Greta got to the end of her leash.
My long time friend, Barbara is probably my best friend considering we’ve managed to stay in touch after bouncing in and out of each others lives for 23 years – including some small and large emergency situations, which now includes pet hospice.
Over the past few years, I’ve grown to know her German Shepherd, Greta, pretty well – good company, great traveler, friendly, attentive and smart. Your basic good dog.
Neither of us have children which is one thing that binds us together and as such, I feel bad about Greta. Losing a pet is certainly not the same as when a close relative dies on you, though.
I relate to Barbara losing her dog. It was emotional. Losing my cats was emotional.
My tan and gray tabby cats, George and Gracie, were given to me by a coworker when I was in Lander, Wyoming close to 40 years ago. Both were the runts of the litter. I fed both with a medicine dropper until they were able to get around on there own.
Both took a liking to me.
They better have.
Gracie stayed mostly indoors, but George was an outdoor cat and would be gone for a week or more at a time. I’m pretty sure he had a second life some where else, but he’d always come back like nothing happened.
Every morning George would sit on the sink while I was in the shower. I don’t know what it is about cats and bathrooms.
One day, he wasn’t there.
It seemed like he lost his self esteem, was depressed. I started finding him laying in his litter box.
A friend of mine, John Mionczynski from nearby Atlantic City, Wyoming was a pet herbalist. John most recently is well known as a cable TV Big Foot expert. He came over and diagnosed George as having cat leukemia.
He prescribed a goldenrod mush. That worked for a while and George perked up for a few days.
In retrospect, it wasn’t the best choice since the treatment prolonged his agony. I picked up George and put him in the basket where he liked to sleep. The next morning I found him lifeless on the kitchen floor.
The loss of that cat was hard on me, harder than any of the other critters I’ve had to put down over the years.
I went through that alone.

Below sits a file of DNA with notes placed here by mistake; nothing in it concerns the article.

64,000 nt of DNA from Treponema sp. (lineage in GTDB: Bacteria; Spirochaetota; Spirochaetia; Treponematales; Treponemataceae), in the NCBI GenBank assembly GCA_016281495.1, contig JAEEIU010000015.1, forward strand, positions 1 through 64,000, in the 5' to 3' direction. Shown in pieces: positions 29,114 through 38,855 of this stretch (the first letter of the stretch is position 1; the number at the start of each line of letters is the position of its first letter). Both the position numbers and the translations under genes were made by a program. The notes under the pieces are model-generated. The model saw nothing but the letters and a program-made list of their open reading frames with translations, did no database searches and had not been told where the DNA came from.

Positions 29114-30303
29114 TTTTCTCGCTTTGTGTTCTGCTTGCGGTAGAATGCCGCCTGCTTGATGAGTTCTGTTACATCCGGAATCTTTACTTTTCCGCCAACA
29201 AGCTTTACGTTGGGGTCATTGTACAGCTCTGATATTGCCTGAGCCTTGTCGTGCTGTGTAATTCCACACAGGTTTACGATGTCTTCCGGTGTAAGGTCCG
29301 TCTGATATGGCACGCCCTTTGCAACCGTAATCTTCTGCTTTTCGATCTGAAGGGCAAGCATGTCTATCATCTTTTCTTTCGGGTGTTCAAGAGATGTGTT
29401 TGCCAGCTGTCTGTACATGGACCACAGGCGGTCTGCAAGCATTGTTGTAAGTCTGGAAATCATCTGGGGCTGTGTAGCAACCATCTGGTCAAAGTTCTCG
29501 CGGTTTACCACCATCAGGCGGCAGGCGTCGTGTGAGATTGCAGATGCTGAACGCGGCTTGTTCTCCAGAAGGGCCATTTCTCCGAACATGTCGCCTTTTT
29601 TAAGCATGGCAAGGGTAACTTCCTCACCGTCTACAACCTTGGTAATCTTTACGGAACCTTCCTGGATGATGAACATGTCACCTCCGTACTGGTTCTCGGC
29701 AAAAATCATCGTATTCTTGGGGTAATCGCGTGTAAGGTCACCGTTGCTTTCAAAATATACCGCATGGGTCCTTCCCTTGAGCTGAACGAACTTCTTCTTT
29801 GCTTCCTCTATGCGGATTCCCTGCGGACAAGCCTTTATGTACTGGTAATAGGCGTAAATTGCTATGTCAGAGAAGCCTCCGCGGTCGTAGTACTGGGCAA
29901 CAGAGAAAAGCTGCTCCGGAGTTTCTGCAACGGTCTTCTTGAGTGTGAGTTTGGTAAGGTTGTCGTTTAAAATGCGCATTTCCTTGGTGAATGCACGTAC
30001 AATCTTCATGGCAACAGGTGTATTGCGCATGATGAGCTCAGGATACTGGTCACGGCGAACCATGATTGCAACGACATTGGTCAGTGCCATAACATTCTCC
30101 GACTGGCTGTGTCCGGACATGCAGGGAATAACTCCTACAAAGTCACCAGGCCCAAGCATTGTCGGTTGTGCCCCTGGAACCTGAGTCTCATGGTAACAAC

I haven’t heard of many animals who die naturally, as George did. In Lander, there was a vet who made house calls. He was gentle but very matter of fact.
I asked about an autopsy. He told me not to worry, which sounded like he would take care of George.
I didn’t want to be a “crazy cat” guy and bury him in the back yard, but it wasn’t a very ceremonious departure. The vet placed George in a black trash bag and hauled him off.
As for Gracie? After George died, I moved to another house and she disappeared, probably got lost trying to find her previous home.
As for Greta?
I helped Greta to her bed on the porch. She had degenerative myelopathy and lost the use of her back legs and bladder. She was still with it, checking out the horizon, sniffing the air. She couldn’t hear much anymore.
After scratching behind her ears, I bade her farewell. Barbara had a couple other friends over for when the vet came.
Over the past year, I’ve been to memorials and wakes for three family members – my Uncle Rich, Aunties Jeannie and Elsie.
Those three relatives went out with little notice. They didn’t want a big fuss, considering that past funerals in my family were pretty big deals.
When my dad was in hospice care at the hospital, I had a good talk with him when he was still lucid and conversational but I wasn’t present when the plug was pulled.
I was unemployed for the first time and finally landed a job. We talked about that and both agreed I should show up to work for the first day on Monday.
He must have taken a fast turn for the worst because he died that Sunday.
Dad had a good run, but a miserable life the last few years with COPD. I think I had what he had, but his was misdiagnosed. I came out of it because of better technology – namely the Video-assisted thoracoscopic Surgery (VATS) lung biopsy.
I probably should have stuck for an extra day to support my mother. She died of a massive heart attack in her sleep three months later.
Deaths are for the living.
I wonder why dead people try to control others from the grave. In both my parent’s cases, they wanted people to get together. Those were a couple pretty good wakes.
Funerals are about the only times all the cousins get together anymore, at least the ones within a few hundred miles. Auntie Elsie denied us of that, because she didn’t want what she considered a big todo, it actually had the opposite effect.
It’s odd that it takes a tragedy as an excuse to get people together.
Pets on the other hand, alive and dead, are all about their people and happy we’re there regardless. Closing out a pet’s life is way less complicated than all the paperwork that goes into being sure a human is actually dead.
When the vet arrived, I imagine Greta didn’t know what was coming, but I know Barbara is okay with my mourning and the well wishes of others. I’ll always remember that dog.
As for me, there’s now Moon the cat who will likely out-live not only me, but everyone else.
Forget estate planning, who’ll take care of the cat?